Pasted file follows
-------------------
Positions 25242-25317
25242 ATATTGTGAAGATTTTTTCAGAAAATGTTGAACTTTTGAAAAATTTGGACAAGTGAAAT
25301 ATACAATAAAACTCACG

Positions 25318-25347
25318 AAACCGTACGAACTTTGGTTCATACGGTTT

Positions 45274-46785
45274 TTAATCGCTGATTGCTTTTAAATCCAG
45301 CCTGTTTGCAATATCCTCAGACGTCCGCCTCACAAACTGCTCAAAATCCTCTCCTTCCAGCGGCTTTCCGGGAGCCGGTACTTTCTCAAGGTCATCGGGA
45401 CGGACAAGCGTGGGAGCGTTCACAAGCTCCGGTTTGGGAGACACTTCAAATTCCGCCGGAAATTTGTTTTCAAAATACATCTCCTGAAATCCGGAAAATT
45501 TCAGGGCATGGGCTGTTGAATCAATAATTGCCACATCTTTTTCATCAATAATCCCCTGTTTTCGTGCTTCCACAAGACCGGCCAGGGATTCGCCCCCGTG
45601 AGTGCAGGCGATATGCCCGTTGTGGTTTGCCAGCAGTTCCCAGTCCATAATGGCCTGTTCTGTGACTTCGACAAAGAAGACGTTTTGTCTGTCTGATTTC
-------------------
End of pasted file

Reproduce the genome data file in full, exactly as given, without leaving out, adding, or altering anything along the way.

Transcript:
Positions 25242-25317
25242 ATATTGTGAAGATTTTTTCAGAAAATGTTGAACTTTTGAAAAATTTGGACAAGTGAAAT
25301 ATACAATAAAACTCACG

Positions 25318-25347
25318 AAACCGTACGAACTTTGGTTCATACGGTTT

Positions 45274-46785
45274 TTAATCGCTGATTGCTTTTAAATCCAG
45301 CCTGTTTGCAATATCCTCAGACGTCCGCCTCACAAACTGCTCAAAATCCTCTCCTTCCAGCGGCTTTCCGGGAGCCGGTACTTTCTCAAGGTCATCGGGA
45401 CGGACAAGCGTGGGAGCGTTCACAAGCTCCGGTTTGGGAGACACTTCAAATTCCGCCGGAAATTTGTTTTCAAAATACATCTCCTGAAATCCGGAAAATT
45501 TCAGGGCATGGGCTGTTGAATCAATAATTGCCACATCTTTTTCATCAATAATCCCCTGTTTTCGTGCTTCCACAAGACCGGCCAGGGATTCGCCCCCGTG
45601 AGTGCAGGCGATATGCCCGTTGTGGTTTGCCAGCAGTTCCCAGTCCATAATGGCCTGTTCTGTGACTTCGACAAAGAAGACGTTTTGTCTGTCTGATTTC